Stillbirth mother won't give up fight for answers
One woman who has fought for 12 years for answers about the death of her stillborn baby son has vowed to keep campaigning.
Siobhan Desmond's son Axel was delivered stillborn at Altnagelvin Hospital in Londonderry at the end of a healthy, uncomplicated pregnancy.
Her personal tragedy in 2001 left many unanswered questions, but Siobhan was left facing a medical profession that stayed silent.
As the law stands, any child who is stillborn is not recognised by law as a 'person' – and therefore there can be no recognition of their death.
But if Siobhan succeeds in getting an inquest for Axel, his death could leave an enduring legal legacy for coroners' courts.
The Derry woman's search for answers about Axel's death has been taken up by the Attorney General, John Larkin, and a High Court judge in Belfast is now considering her case and will announce a decision later this year.
Speaking to the Belfast Telegraph, Siobhan said that despite the short time her son spent on earth, he could make a powerful impact. "The way the law is at the minute means that because my son was stillborn he lost all right to an investigation into his death," she said.
"The law says he is an entity and not a person. And because he is not considered a person, there is no death – so no inquest.
"Any right-thinking person – and certainly any woman who has carried a child – will know that this is nonsense and wrong.
"This fight is about getting answers about my son Axel. But it is also so that no other parent of a stillborn baby will be ever denied the answers that only an inquest can give.
"A coroner has the authority to make recommendations into how stillbirths are dealt with so that no parent will ever have to endure what I have had to."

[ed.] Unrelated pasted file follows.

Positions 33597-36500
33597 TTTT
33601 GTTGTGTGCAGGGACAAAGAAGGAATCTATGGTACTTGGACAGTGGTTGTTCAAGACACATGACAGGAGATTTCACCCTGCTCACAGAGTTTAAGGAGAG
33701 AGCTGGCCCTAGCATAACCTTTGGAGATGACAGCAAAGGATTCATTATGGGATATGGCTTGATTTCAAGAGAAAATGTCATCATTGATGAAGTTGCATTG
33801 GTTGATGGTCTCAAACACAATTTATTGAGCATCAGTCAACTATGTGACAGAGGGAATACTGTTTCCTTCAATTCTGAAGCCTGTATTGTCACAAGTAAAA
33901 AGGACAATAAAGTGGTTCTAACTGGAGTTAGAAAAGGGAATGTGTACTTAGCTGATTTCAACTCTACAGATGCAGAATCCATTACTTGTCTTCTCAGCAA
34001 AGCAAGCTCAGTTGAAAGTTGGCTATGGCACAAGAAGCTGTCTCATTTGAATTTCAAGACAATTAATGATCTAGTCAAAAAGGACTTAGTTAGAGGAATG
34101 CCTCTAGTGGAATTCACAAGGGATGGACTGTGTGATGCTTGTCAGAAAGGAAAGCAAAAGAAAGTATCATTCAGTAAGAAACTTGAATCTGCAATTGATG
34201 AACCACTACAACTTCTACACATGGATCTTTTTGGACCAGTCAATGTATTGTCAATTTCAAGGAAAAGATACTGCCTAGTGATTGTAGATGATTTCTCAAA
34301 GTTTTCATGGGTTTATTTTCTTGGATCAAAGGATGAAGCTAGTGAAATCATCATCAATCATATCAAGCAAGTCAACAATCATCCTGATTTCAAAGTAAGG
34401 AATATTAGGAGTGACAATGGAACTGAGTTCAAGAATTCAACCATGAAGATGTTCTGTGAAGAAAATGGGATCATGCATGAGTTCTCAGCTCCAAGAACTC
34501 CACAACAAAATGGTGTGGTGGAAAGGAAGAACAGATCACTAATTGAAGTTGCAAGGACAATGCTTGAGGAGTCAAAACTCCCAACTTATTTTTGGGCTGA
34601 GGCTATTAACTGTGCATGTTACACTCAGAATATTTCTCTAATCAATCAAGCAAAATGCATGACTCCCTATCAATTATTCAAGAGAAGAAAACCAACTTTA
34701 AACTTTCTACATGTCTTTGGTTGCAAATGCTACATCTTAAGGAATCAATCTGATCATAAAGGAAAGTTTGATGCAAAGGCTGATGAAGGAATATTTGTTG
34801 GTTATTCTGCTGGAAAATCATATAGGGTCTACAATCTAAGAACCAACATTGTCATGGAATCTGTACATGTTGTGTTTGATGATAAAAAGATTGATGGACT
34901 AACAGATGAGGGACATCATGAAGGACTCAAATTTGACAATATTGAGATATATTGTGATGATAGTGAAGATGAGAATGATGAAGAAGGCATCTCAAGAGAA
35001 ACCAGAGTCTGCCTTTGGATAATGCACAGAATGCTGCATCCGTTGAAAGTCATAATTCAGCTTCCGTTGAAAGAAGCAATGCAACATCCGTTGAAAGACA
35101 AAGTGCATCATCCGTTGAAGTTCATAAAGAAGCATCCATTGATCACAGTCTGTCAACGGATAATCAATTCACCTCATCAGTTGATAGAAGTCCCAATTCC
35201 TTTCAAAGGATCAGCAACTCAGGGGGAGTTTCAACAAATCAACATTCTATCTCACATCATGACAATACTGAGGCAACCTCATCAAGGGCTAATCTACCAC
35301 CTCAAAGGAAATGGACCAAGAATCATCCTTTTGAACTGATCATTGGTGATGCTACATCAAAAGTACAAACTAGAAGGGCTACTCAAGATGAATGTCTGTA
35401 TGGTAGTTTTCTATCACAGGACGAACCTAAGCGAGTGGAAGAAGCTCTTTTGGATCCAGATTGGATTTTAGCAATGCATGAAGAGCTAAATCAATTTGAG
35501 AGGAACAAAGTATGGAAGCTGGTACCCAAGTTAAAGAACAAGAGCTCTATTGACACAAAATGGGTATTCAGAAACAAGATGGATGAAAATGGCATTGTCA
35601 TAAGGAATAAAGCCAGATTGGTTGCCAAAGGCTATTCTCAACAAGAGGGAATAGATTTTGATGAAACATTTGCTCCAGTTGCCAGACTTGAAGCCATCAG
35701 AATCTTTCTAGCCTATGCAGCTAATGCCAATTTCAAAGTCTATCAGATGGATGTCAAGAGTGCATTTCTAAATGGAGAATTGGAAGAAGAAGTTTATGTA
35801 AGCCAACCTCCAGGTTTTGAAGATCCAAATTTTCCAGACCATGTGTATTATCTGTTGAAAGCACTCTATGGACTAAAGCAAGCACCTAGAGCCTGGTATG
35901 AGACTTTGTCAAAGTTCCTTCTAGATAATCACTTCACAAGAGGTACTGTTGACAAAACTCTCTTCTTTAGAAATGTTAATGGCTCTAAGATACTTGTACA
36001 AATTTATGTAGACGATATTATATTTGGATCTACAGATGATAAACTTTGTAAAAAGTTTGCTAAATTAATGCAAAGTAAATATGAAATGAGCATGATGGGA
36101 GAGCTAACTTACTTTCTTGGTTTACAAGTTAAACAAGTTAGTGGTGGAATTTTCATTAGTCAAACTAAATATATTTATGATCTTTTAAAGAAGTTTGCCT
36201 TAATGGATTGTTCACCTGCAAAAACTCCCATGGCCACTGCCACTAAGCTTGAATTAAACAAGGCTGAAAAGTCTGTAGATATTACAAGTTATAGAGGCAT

Ten years after the stillbirth, Siobhan won a personal injury claim of £20,000 and legal costs estimated at around £30,000 from the Western Trust in an out-of-court settlement.
The trust did not admit liability. But the claim was only for injuries suffered by Siobhan during labour and in her Caesarean section – Axel was not considered.
Siobhan said she was not the only mother left facing unanswered questions over a stillbirth.
"It isn't just me – there have been hundreds of mothers over the decades that have been silenced and prevented from asking what went wrong," she said.
"In court this week I listened as legal representatives argued over what defined a person and heard the opposition barrister refer to my son as an 'entity' – because if he had called him a baby then he would have recognised him as a person," she added.
"He said that there was no evidence of life outside the womb, no breath had been taken, (and) no heartbeat had occurred. Therefore, Axel was an entity – so no need for an inquest.
"That is what has taken me down this road I now find myself on, which is very different from the one I expected when I realised I was pregnant way back in 2001."
I got to spend one night with Axel in hospital. I kept waiting for them to tell me why he died... 12 years on, I'm still waiting